World Snow News 39

World Snow News Update for April 4 2008

Welcome to the another roundup of worldwide snow conditions with weather prospects for the week ahead from in association with Iglu Ski. For extra details about current snow conditions, see the latest summary of conditions from Skiclub of GB, updated twice each week during the ski season.

With pressure now falling over the south of Norway. the arctic airmass that we mentioned last time will affect Britain this weekend. Whereas we figured on it plunging southeast into the central and eastern Alps, it now looks like it will dive south into France instead, stalling about the Pyrenees. That's good news for Scotland and the Pyrenees, Massif Central and Jura. For the Alps it means it will be a little milder than we expected but even so, wonderful skiing with fresh falls, and great conditions if you aim high. For example, consider Les Deux Alpes during the final few weeks of the season where they have some of the best conditions in Europe and having Europe's largest skiable glacier means that temperatures will not be a problem. We highlight it because this area should see the heaviest Alpine snowfall mid-week, but also quite high freezing levels. Accommodation is still available at Titan Lodge for large or small groups from 6 April until the end of the season on 26 April. Titan Lodge offers good value half board accommodation in a spacious and very comfortable chalet right in the heart of town near the main lifts. Contact for more information and to check availability or check out the website. Another good option is St Anton, where great end of season condition have allowed Inghams to extend their Ski Season and offer price cuts of more than 60%.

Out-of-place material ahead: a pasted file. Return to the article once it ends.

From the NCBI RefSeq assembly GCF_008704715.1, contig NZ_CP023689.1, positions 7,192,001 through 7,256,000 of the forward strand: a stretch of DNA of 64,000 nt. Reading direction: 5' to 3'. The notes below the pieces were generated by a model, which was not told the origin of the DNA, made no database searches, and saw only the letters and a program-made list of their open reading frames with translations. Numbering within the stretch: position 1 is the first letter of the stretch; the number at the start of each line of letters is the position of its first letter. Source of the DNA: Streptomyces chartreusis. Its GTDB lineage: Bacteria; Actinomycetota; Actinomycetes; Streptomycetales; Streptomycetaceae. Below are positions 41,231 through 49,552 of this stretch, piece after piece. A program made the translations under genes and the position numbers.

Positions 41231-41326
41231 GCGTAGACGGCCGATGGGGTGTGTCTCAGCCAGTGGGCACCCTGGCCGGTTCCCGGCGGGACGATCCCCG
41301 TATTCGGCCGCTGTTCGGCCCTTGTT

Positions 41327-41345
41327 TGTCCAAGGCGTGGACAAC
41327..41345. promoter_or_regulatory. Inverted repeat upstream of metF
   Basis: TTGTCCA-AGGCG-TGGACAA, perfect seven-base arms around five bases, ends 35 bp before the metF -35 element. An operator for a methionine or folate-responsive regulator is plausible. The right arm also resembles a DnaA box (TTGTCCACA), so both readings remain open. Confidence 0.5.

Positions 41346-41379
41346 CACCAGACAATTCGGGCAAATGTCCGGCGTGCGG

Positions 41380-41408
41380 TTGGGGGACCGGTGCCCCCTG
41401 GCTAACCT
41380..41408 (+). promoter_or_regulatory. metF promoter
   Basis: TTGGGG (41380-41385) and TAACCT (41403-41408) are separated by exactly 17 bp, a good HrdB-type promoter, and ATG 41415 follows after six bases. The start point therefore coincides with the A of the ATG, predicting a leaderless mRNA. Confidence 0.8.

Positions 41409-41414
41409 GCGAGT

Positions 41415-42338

In North America, there have been further heavy snowfalls, heavy enough to block the road to Vail on Monday. A weekend storm brought double-digit accumulations of unusually light snow to Whitefish Mountain Resort in Montana, bringing their total snowfall for the 2007-2008 season to 421" (approximately 11.5 metres) more than their previous record of 406", set during the 1996-1997 season. Saturday saw 10 inches (10cm) of fresh snow and continuing inch-per-hour snowfall and wind variations meant that many found snow as much as chest deep by the end of the day. "I had to stop at one point, because I just couldn't breathe," said Kristi Hanchett, recruiting manager at the resort. "I couldn't keep the snow from filling my mouth up." The storm brought cold temperatures that produced snow that was unseasonably light and fluffy for this time of year. The resort is offering lift tickets to all guests for $29 per day until the end of the season, the Sunday April 6th. "It's our way of saying thanks to all our guests for a great season".

The southern winter season is not very far away. The combination of tropical air meeting an icy southerly led to severe storms in Victoria with winds gusting over 130km/h. After the cold front, temperatures briefly dipped low enough for snow to below 1500m at the ski areas here and in New South Wales too. 5-10cm of fresh snow settled above 1600m at Perisher Blue. Meanwhile, across the Tasman, New Zealand has seen two brief cold snaps with snow at Mt Hutt, but these are mere blips in the context of the best summer for decades. As pressure build again, yet more fine weather is forecast making the drought problems in places like Waikato worse. The big question for these areas hinges on whether the present moderate La Nina prevails into winter. If it does, that will tend to favour Australian resorts. In neutral conditions, New Zealand tends to to better by virtue of being at a more southerly latitude and having higher mountains and if an El Nino develops, regular snowy southerlies across New Zealand make the advantage even greater still. We can pretty much rule out a strong El Nino developing in time so the question is one of whether this La Nina continues. Computer models are roughly divided with 60% favoring the El Nino pattern to continue beyond autumn and 40% indicating that it will die out once winter arrives, and with no prospect of a sudden outbreak of El Nino, this is a much better forecast for Australia than New Zealand so any Australians crossing the ditch will be pleased to hear that major South Island resorts have been investing heavily in snowmaking equipment of late that will serve them well is drier La Nina conditions persist. I'll discuss prospects for The Andes in a later update.